Kiosks in Worcestershire, West Midlands have attracted criticism as they allegedly ‘discriminate’ against disabled users.
Wyre Forest District Council (WFDC) has installed some payment kiosks at the Worcestershire Hub and Kidderminster Town Hall in an effort to save the authority £25,000 a year through cutting staff costs. However, the technology has caused outrage in the community in that a disabled man reportedly feels discriminated against as he cannot use the new machines from his wheelchair. The kiosks, which cost the council £13,000, were deployed so residents could pay for council tax, housing bills and paying blue badge and other charges without face-to-face contact with a staff personnel. But according to Mark Lawley, of Disability Action Wyre Forest (DAWF), the machines are not user-friendly and are out of reach for wheelchair users as the messages on the screens are not visible from that height, and there is no privacy as people can see over his head. Lawley said that the self-service touch screen kiosk fail because they cannot be used any wheelchair users. He added: “I feel discriminated against. It’s not a very positive attitude towards disabled people. They really haven’t thought this through…The council is at risk of legal action if the service cannot be used.” The Equality Act 2010 is the law which bans unfair treatment and helps achieve equal opportunities in the workplace and in wider society.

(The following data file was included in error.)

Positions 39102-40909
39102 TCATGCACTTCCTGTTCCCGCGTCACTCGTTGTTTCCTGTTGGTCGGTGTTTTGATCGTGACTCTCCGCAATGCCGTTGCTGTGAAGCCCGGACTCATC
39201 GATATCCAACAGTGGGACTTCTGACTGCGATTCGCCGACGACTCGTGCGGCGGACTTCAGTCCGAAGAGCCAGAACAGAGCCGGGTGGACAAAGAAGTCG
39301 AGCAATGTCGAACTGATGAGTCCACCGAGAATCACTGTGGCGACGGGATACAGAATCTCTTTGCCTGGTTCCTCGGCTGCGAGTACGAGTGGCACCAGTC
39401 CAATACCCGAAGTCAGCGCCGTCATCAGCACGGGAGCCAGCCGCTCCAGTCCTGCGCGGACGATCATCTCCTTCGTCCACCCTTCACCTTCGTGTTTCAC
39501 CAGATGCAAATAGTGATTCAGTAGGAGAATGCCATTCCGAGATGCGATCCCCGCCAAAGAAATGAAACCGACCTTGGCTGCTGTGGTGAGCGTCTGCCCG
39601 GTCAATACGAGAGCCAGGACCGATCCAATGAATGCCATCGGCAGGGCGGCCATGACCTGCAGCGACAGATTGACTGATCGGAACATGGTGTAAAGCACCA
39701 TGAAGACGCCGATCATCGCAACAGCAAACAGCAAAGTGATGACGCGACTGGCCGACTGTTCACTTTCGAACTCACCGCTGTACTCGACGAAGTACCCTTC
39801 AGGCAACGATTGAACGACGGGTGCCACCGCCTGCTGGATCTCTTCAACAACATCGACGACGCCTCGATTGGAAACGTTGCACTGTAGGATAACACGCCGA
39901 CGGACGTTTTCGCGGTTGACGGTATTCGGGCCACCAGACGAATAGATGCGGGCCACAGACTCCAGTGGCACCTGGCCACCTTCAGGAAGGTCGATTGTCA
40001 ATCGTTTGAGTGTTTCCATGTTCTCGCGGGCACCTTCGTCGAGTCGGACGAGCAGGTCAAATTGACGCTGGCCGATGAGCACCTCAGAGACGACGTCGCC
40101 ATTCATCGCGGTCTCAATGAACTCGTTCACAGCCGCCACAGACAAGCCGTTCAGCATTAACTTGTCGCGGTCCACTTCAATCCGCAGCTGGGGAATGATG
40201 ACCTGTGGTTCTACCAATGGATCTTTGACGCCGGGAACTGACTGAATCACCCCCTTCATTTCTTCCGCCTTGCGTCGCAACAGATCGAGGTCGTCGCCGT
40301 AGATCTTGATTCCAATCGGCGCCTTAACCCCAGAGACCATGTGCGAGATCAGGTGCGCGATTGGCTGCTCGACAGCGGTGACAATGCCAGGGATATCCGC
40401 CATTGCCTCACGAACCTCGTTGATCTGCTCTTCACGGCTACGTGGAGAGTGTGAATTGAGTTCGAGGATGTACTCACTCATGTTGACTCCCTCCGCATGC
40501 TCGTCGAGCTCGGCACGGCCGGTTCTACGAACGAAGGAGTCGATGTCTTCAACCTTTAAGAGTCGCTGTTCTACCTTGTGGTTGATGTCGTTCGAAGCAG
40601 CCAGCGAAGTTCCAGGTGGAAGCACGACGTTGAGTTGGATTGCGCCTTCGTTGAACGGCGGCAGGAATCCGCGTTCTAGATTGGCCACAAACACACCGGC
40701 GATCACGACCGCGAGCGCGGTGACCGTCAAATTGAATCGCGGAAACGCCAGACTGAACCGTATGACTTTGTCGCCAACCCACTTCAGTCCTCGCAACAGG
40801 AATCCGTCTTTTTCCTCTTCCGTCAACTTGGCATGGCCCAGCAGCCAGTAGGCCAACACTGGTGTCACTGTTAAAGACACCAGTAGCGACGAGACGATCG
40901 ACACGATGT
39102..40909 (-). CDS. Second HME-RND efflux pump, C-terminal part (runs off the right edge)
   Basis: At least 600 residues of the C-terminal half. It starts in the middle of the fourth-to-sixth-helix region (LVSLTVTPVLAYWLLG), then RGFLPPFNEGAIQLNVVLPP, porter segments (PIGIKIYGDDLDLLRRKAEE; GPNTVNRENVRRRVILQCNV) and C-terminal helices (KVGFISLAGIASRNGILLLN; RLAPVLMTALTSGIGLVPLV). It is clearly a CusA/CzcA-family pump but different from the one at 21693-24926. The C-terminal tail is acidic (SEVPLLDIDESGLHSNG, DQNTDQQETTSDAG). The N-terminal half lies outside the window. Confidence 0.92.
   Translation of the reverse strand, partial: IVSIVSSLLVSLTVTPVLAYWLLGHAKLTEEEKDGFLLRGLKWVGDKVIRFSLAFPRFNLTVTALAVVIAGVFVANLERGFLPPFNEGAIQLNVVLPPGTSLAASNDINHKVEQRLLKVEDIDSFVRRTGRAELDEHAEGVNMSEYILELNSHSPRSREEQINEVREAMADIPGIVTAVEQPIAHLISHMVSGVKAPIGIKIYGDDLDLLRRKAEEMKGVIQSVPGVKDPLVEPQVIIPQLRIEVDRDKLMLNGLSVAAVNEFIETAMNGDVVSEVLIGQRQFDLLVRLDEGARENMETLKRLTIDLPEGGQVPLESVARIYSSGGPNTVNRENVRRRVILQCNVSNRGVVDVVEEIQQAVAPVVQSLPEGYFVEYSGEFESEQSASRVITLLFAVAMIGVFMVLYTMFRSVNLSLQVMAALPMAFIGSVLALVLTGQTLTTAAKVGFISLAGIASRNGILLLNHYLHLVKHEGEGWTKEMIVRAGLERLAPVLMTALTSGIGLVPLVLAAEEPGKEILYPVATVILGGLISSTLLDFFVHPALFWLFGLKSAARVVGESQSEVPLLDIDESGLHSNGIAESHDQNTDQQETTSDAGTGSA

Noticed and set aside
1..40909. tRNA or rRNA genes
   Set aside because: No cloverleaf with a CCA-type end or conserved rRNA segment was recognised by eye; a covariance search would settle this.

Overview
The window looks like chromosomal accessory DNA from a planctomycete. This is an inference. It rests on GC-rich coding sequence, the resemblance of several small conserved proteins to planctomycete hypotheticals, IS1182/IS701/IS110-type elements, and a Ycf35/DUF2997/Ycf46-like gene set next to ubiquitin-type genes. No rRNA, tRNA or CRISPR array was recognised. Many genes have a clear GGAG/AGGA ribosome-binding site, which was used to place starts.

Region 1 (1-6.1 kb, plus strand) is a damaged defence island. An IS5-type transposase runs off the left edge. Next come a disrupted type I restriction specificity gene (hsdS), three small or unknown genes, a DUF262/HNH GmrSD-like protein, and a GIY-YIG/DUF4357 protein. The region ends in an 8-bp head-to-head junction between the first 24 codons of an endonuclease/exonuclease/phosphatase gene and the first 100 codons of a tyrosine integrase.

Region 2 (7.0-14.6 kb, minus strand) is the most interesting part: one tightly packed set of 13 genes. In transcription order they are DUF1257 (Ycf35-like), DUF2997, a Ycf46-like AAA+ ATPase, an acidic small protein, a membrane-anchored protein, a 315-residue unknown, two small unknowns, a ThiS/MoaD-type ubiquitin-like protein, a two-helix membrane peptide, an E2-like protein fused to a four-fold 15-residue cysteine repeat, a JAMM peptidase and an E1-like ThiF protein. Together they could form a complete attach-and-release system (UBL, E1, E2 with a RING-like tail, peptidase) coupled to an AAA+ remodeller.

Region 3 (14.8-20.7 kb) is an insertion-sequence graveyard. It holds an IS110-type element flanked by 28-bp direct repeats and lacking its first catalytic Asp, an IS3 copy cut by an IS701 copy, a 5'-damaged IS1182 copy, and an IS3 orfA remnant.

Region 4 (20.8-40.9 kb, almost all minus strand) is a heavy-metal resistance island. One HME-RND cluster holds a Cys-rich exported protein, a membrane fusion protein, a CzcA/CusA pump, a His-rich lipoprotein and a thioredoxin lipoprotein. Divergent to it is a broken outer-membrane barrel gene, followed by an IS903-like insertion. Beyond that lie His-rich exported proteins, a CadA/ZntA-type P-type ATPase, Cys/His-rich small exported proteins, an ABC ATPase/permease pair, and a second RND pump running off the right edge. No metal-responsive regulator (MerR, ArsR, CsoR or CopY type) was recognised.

The act covers nine protected characteristics which are; age, disability, gender reassignment, marriage and civil partnership, pregnancy and maternity, race, religion or belief, sex and sexual orientation. The Act does explain how reasonable adjustments should be made for disabled persons to avoid the disadvantage. District council leader, Conservative councillor John Campion, said: “Changes have been made with the customer in mind. We recognise that one size doesn’t fit all and it’s very unfair to say we are discriminating against a certain user group.” A spokeswoman for WFDC said: “We are aware that there are issues for people with disabilities and we are working to address them by providing alternative ways for people to pay and having customer service advisers on hand to help people who may have specific difficulties.” Protouch offers guidance on the placement of touch screen technology in order to enable all users use the kiosk. By featuring internet access on the machines, help instructions can also be offered to those few people who find it difficult to use, and not just the disabled.
Pic Credit: The Kidderminster Shuttle